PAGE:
Saturday, 26 November 2011

Communication: A Special Saturday Post

Prior to having little H, I taught children with autism for many years, some severely autistic, non-verbal children amongst them.  I have been asked countless times “Will he ever speak?” and whilst no-one can know for sure, with each passing year the chances decrease, though I have known a child who spoke his first words at the age of 11.  I learnt that there is so much more to communication than words, it is a highly complex process.  One child I taught had a vast vocabulary, yet had no idea what the words meant.  He was echolalic, simply repeating phrases he had learnt.  Whilst many times he used words appropriately – “Good morning” for example, it was impossible to have a conversation with him.  He simply didn’t understand.  He was no more able to communicate than a non-verbal child despite appearing to be at an advantage.  Words to him were sounds and held no communicative intent. 

There are so many stages that a typically developing child goes through before they use words effectively to communicate.  First they must realise they need to communicate, that people don’t automatically know their thoughts - I taught many very able, verbal children with autism who still struggled with this concept.  Young babies communicate initially through crying to express hunger, tiredness and discomfort and mothers can often differentiate between the different types of cry and work out what their child needs.  This communication quickly progresses, and even whilst still very young, babies begin to learn the subtleties of turn taking in conversation and will babble in response to a parent, beginning even to use some intonation in their sounds.  Eye contact is also a key feature in communication, verbal or otherwise. 

There are many forms of non-verbal communication; eye gazing, that is looking towards a desired item, pointing, taking a parent to an item or placing it in their hands – with for example something that needs to be opened – are all effective ways of communicating desires without speech.  Then there are the more obvious, recognised methods of non verbal communication, such as PECS, Sign language and Makaton. 

There are so many methods of communicating, that I often thought parents placed too much emphasis on verbal communication and speech.  Yet now as a parent I know how desperately you want to hear your child say “Mum”.

As a parent I have heard myself ask “Will he ever speak?” and been devastated by the response.

I cling to the hope that Little H will one day learn, but in the meantime we support his communication in other ways.  His vision is poor so Makaton or other basic sign language isn’t really appropriate.  Even if it were, he has very little controlled movements so would be unable to use the signs himself.  His elder brother, Cheeky (now nearly 3) used baby signing when he was younger.  I’d like to clarify, I’m not a ‘hippy Mum’ or anything, but he was having such terrible tantrums – I mean, banging his head on the floor in frustration kind of tantrums – because I couldn’t understand what he wanted that it seemed only fair to give him some tool of communication before his speech developed.  It worked amazingly well and I was interested to see that even when he began speaking at around 13 months, that he would revert to signs when tired or anxious, once repeatedly using the sign for ‘finished’ when he was scared on a boat trip, despite being well able to talk at this stage.  It is sad then, at nearly two years old, his younger brother is nowhere near achieving the level of communication that Cheeky had at 9 months.  Instead, we use something called ‘on-body signing’.  It’s a signing system for children with visual impairment and moderate to severe developmental delay.  They can feel the sign as they are said, so are not relying heavily on vision as with other signing methods.  It’s quite simple – the sign for hello is shaking his hand, goodnight is tracing your fingers down his face – as if encouraging him to shut his eyes.  We also use objects of reference – everyday items that he can hold, and hopefully see, that indicate what will happen next: a nappy when I’m changing his bum, a wet flannel at bath time, keys when we are going out.  I also try and use song to indicate time of day as he loves music.  We have a ‘Good Morning’ song Cheeky and I sing each day when it is time to get up and I use the same lullaby each night at bed time.  I am not sure how much of these cues Little H is aware of or picking up on but hopefully with time he will begin to recognise the pattern.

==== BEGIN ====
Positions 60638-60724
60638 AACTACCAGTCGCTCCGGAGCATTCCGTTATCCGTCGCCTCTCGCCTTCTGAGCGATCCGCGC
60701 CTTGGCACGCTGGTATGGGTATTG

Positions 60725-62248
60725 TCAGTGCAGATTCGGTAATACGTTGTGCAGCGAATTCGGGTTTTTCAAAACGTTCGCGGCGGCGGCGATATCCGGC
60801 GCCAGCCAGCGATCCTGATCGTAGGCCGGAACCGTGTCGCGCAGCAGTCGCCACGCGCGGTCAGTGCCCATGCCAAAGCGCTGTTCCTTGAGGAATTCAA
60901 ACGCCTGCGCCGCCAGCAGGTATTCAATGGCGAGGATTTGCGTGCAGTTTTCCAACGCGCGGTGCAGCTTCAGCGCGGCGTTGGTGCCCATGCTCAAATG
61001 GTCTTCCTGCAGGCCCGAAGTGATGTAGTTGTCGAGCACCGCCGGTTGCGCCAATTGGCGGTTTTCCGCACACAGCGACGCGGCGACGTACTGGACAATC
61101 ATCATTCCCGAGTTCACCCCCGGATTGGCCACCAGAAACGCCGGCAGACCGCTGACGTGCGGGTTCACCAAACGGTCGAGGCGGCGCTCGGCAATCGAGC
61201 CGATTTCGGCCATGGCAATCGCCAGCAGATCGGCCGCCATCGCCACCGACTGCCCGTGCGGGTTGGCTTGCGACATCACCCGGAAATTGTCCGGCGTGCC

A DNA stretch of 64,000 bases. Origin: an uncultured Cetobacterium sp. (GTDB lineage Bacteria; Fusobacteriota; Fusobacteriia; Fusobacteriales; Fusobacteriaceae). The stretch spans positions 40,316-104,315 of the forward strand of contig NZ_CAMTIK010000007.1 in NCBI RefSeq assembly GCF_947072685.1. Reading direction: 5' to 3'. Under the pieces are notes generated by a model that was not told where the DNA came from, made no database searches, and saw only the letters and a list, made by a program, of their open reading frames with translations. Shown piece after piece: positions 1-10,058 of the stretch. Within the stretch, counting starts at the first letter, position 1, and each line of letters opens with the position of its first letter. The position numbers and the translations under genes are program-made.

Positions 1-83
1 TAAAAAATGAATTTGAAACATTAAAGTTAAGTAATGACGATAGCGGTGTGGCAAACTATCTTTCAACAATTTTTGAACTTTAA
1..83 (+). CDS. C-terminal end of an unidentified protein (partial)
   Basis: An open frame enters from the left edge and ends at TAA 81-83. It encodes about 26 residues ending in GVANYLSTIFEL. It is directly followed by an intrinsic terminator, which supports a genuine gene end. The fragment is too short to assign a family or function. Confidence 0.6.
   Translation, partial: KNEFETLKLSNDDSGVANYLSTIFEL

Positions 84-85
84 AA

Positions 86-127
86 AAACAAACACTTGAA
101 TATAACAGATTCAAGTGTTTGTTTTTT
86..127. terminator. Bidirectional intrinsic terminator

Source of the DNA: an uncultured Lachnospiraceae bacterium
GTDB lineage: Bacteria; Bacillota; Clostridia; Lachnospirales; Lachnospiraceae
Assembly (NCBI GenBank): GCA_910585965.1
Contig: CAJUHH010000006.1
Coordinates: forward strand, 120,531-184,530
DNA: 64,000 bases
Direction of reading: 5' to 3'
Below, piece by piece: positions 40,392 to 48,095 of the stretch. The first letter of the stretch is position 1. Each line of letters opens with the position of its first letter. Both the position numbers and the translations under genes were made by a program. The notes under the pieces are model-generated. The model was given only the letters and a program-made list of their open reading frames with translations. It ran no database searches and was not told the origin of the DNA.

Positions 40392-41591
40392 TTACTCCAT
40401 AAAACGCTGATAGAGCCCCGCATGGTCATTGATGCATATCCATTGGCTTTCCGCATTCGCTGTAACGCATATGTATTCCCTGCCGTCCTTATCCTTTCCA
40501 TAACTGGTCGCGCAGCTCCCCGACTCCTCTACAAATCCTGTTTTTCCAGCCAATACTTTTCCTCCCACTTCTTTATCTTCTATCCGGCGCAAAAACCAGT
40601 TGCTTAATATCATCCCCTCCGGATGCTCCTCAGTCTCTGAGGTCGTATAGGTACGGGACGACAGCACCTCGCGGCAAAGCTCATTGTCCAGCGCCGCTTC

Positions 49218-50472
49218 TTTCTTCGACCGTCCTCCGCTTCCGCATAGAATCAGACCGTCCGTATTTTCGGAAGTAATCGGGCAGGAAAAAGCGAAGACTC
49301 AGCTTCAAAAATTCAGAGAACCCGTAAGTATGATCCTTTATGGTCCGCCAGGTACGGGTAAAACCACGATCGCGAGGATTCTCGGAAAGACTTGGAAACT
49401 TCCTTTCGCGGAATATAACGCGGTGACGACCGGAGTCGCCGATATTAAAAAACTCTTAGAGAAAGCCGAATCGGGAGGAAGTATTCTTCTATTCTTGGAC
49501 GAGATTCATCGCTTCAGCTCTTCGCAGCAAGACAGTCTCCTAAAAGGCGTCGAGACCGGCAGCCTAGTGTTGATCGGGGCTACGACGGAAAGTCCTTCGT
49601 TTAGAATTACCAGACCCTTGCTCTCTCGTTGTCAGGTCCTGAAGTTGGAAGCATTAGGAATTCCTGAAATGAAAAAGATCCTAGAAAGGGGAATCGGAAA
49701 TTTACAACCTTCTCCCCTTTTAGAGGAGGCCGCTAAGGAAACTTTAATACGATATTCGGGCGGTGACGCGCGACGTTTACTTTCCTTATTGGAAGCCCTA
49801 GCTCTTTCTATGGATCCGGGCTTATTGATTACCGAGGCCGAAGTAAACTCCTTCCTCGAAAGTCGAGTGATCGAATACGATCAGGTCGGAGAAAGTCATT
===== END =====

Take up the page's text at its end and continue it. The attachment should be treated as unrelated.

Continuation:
And how does Little H communicate with us?  Well, bless him, he has THE most wonderful smile which indicates he is happy, and a right cheeky chuckle that makes us all laugh too.  When in pain or discomfort he cries and when hungry he has this funny little tongue roll thing but I think that might be involuntary.  It is a shame that he is currently being NG tube fed as his most effective and intentional communication so far has always been when eating.  He very definitely will turn his head away and push his tongue out if he doesn’t want something – as if to say “There is no way you are putting THAT in my mouth Mum!”  He also makes a funny shouty noise if I’m not feeding him fast enough as if to say “Come on Mum, I’m starving!”  It’s hilarious because it’s a really cross sounding shout too.  It’s a shame that nothing else so far has elicited the same level of intentional communication but hopefully after the winter, if his health starts to pick up and we manage longer than a week between chest infections then we might be able to start feeding orally again.  At least I know though that he has the capacity for intentionally communication though and that is a start.